If you want to know about the old girl network in Washington, how a woman can fight her way to the top with flair and toughness, crashing through the glass ceiling at the Department of State, and the attendant personal costs of ambition, "Seasons of Her Life: A Biography of Madeleine Korbel Albright" is a terrific read.
It's heavy on social and psychological Washington, opening with Madeleine (as she likes to be called), the newly-nominated secretary of state, emerging from a bulletproof black Cadillac limousine to attend a New Year's Eve party in 1996 at the Georgetown home of Sally Quinn and Ben Bradlee. (She almost didn't go because she was miffed that after living 30 years in Georgetown, this was the first time she made the A-list.)
She arrives right after Lauren Bacall, which tells you about celebrity social ranking in Washington. Colin Powell would arrive even later. This can't have been the opening Mrs. Albright would have chosen for her first biography, but no doubt she'll love it and hate it. According to author Ann Blackman, a former Time magazine reporter, our first woman secretary of state loves the limelight and is obsessed with her image. She thinks "celebrity" helps her do her job as a sort of Henry Kissinger manque, a woman who swims comfortably in the fashionable social scene.
But a powerful woman - or at least this powerful woman - somehow doesn't project power as an aphrodisiac to men the way that a man's power draws women.
That's probably why Mrs. Albright shows somewhat more public humility than Mr. Kissinger. The book closes with another New Year's Eve party at Mrs. Quinn's and Mr. Bradlee's, a year later, where Mrs. Albright arrives on the arm of Australian ambassador Andrew Peacock. All the men, eligible and otherwise, cut in to give the lady secretary a whirl on the dance floor.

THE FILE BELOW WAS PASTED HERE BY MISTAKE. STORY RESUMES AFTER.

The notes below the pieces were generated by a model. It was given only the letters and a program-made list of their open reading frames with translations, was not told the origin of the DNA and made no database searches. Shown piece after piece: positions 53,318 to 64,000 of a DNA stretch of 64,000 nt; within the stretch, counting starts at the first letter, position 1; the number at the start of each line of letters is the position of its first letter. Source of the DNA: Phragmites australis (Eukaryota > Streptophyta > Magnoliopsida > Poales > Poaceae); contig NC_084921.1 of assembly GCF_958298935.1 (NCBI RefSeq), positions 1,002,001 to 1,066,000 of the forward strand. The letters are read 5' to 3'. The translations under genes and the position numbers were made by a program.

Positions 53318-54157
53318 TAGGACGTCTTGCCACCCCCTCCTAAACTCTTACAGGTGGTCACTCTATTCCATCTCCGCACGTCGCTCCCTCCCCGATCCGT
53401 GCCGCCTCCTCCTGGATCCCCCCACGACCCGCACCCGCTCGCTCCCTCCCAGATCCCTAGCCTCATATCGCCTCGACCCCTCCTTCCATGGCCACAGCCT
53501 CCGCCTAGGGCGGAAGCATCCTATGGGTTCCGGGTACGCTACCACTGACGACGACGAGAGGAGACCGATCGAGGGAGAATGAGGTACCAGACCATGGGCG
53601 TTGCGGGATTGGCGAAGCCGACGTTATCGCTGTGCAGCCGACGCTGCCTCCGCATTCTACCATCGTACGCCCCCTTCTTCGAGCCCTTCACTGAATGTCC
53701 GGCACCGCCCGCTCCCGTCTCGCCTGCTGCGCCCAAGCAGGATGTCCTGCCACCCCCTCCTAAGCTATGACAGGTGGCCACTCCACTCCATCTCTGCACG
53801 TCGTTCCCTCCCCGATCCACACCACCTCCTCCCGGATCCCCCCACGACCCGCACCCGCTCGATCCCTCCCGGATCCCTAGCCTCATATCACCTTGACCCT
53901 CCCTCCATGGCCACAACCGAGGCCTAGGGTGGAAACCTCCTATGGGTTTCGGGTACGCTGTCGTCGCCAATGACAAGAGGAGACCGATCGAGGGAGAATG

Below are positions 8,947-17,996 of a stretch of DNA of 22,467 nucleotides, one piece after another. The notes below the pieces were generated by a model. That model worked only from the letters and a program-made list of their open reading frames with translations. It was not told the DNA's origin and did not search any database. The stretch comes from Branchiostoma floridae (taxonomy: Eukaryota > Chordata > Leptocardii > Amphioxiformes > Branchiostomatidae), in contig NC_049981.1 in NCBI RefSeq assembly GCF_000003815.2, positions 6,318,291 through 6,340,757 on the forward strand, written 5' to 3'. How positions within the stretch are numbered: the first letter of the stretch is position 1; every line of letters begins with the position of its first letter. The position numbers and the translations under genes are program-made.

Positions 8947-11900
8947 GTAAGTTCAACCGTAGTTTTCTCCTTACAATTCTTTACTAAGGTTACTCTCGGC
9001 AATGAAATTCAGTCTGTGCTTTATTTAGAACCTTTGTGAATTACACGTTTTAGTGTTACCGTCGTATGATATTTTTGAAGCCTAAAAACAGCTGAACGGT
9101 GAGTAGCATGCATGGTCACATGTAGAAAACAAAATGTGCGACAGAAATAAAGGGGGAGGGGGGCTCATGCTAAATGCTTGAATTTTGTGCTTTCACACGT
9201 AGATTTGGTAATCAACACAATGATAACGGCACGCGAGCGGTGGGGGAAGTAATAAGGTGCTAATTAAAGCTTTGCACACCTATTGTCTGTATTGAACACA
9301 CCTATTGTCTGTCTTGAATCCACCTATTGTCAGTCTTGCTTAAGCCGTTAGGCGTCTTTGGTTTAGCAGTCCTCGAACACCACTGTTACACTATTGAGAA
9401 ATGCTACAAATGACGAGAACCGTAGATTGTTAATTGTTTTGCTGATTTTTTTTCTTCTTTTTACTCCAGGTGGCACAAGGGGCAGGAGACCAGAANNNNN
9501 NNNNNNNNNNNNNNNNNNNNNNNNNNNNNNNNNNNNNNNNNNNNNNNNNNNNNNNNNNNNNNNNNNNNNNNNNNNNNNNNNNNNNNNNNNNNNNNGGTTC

"The only reason they're all eager to dance with me," Mrs. Albright tells a confidant, "is because I am secretary of state."
This is a Washington biography as written by a '90s Jane Austen. We learn of the character's pride and prejudice, sense and sensibility through her style, the colorful brooches she wears, her chic scarves, her good manners and hot temper, close friendships and feistiness, along with her interminable struggle to lose weight. It's too chatty for words (and maybe for men), but great fun.
The author is clear from the beginning that she has no intention of analyzing or evaluating the secretary of state's positions on Bosnia, Kosovo or the Middle East. She barely mentions them. This is an old-fashioned book which will be enjoyed much more by women than men and ought to be a classic for any young (and even not-so-young) women aspiring to real power in the nation's capital. It sparkles with gossipy and sometimes bitchy anecdotes from lots of confidential sources. …